To help the Space Shuttle safely return to flight, NASA engineers are acquiring data on how insulating foam debris or "divots" behave when these small pieces are shed from the Shuttle's external fuel tank during launch.
NASA's Dryden Flight Research Center at Edwards Air Force Base, Calif., is conducting a series of flight tests of the divots as part of the Return to Flight team effort. The Lifting Insulating Foam Trajectory (LIFT) flight test series at Dryden is using the center's F-15B Research Testbed aircraft to test these "divots" in a real flight environment at speeds up to about Mach 2, or twice the speed of sound.
Small-scale divoting occurs when the adhesive on the external tank thermal protection system (TPS) foam fails. This occurs as a result of decreasing atmospheric pressure combined with increased heating during Shuttle ascent causing air trapped beneath the TPS to expand.
LIFT project manager Stephen Corda said objectives of the current flight tests on the F-15B include determining divot structural survivability and stability in flight and quantifying divot trajectories using videography. The flight data of divot trajectories may also be used for Computational Fluid Dynamic code validation.
"We're using the unique capabilities of the supersonic F-15B aircraft and the aerodynamic flight test fixture to provide a means to eject these debris or divots from the fixture, and then photograph them with a high-speed digital video system, where we're able to video these divots in flight at up to 10,000 frames per second," Corda noted.
NASA' s Space Shuttle Systems Engineering and Integration office at the Johnson Space Center (JSC) in Houston, Texas, is funding the LIFT flight tests at NASA Dryden as part of the Space Shuttle Return-to-Flight effort. JSC aeroscience engineer Ricardo Machin said the current LIFT flight tests will help them validate the models that they use for debris transport analysis.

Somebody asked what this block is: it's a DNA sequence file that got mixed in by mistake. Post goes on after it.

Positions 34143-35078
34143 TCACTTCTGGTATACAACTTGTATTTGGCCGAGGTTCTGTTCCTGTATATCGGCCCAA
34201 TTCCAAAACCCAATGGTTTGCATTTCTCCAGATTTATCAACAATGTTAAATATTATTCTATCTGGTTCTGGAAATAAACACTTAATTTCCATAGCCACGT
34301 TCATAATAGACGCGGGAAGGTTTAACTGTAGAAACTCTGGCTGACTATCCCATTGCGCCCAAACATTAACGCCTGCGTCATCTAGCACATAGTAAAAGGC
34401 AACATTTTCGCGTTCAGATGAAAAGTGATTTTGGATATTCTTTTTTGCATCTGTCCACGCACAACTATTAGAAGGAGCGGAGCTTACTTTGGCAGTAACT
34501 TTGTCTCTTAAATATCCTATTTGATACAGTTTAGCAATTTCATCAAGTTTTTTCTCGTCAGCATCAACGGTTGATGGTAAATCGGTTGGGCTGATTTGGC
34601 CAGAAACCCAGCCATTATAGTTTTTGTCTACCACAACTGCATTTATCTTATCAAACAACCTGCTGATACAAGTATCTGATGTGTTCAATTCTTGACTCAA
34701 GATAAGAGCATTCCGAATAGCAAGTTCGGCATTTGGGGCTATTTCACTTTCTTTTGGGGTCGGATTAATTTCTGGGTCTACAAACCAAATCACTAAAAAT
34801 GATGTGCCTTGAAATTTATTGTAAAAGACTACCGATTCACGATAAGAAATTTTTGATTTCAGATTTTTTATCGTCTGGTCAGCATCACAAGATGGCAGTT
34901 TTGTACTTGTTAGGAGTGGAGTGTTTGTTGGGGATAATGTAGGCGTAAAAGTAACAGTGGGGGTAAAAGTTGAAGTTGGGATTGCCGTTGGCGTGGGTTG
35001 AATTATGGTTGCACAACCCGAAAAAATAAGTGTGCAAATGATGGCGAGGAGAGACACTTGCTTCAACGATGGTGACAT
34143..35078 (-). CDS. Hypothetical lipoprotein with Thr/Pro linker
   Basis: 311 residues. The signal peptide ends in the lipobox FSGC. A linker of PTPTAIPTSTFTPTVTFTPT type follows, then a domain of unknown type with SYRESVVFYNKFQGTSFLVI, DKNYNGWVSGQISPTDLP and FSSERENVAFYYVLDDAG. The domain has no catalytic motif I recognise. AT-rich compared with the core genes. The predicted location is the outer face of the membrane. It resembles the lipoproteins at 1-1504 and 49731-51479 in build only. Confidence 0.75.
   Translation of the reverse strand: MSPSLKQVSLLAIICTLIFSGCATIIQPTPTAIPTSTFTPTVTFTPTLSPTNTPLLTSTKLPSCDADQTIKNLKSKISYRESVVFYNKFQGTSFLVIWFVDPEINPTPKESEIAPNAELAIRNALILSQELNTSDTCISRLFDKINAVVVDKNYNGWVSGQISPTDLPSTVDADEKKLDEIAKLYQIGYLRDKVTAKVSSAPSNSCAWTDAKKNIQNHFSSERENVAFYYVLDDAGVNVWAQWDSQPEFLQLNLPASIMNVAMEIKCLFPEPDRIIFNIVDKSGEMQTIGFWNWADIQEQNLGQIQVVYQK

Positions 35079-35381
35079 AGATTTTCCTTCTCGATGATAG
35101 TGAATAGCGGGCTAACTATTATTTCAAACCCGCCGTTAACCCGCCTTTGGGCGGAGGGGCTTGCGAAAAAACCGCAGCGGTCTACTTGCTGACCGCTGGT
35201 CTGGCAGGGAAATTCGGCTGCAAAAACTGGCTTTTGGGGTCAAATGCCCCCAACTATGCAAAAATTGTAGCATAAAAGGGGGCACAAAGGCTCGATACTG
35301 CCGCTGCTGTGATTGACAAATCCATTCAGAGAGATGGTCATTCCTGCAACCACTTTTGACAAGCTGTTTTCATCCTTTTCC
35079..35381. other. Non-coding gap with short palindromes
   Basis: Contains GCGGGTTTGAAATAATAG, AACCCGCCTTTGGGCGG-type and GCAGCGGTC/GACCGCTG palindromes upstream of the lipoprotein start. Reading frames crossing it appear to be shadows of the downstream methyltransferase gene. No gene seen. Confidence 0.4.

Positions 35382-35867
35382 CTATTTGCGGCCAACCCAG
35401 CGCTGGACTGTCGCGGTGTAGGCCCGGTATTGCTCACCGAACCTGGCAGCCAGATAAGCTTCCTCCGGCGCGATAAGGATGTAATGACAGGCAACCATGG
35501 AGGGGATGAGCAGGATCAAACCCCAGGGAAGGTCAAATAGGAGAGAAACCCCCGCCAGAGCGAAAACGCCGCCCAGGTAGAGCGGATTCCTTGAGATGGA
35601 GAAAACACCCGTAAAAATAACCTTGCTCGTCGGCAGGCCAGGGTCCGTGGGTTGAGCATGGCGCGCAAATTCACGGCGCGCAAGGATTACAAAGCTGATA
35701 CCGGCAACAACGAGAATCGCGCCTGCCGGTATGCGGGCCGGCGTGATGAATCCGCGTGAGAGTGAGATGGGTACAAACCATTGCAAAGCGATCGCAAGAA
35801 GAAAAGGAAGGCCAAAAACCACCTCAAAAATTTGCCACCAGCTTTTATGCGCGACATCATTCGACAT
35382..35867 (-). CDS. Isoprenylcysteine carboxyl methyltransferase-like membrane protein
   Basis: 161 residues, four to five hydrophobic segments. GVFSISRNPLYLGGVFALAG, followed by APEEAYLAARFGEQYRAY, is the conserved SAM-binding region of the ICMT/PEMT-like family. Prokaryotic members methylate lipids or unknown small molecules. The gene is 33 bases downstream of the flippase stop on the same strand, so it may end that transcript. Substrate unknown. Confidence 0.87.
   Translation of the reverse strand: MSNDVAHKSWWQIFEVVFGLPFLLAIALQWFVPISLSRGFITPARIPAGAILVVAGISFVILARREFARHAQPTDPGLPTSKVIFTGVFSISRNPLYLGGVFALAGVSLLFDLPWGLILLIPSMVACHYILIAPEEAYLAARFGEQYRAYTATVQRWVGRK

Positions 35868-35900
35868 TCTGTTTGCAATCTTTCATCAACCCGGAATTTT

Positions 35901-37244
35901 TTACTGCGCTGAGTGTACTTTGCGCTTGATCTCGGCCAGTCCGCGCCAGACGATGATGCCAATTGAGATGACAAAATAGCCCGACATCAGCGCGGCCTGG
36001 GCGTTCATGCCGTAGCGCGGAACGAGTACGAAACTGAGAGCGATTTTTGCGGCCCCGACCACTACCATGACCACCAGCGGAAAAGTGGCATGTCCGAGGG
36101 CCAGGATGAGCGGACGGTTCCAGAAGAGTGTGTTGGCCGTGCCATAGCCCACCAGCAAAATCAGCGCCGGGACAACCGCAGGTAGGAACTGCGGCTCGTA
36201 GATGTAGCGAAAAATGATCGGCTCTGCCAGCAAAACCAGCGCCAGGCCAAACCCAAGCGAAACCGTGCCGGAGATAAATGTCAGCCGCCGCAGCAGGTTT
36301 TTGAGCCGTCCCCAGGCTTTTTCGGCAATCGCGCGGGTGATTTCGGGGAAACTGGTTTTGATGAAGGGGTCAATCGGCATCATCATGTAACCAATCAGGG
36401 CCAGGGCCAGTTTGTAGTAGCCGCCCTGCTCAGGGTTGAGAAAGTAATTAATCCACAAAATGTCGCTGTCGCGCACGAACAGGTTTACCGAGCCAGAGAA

"In particular, it's going to help us understand whether the divots break up once they come off the external tank, and secondly whether they will trim and begin to fly, or if they'll tumble. The difference between trimming and flying makes a huge difference in the amount of kinetic energy that this piece of debris can impart to the shuttle," Machin said.
The LIFT flight test requires two new capabilities: an in-flight foam divot ejection system, and a high-speed video system to track and record the trajectories of the divots in flight. Both capabilities were developed by Dryden engineers in just over two months.
Dryden's LIFT team designed, fabricated, and ground-tested four different divot ejection systems, completing 70 ground tests to determine and refine the best approach. NASA Dryden engineers also designed and procured the very high-speed digital video equipment, including development of a system to synchronize the cameras with the divot ejection system. In addition, they developed videography analysis techniques in order to quantify divot trajectories.
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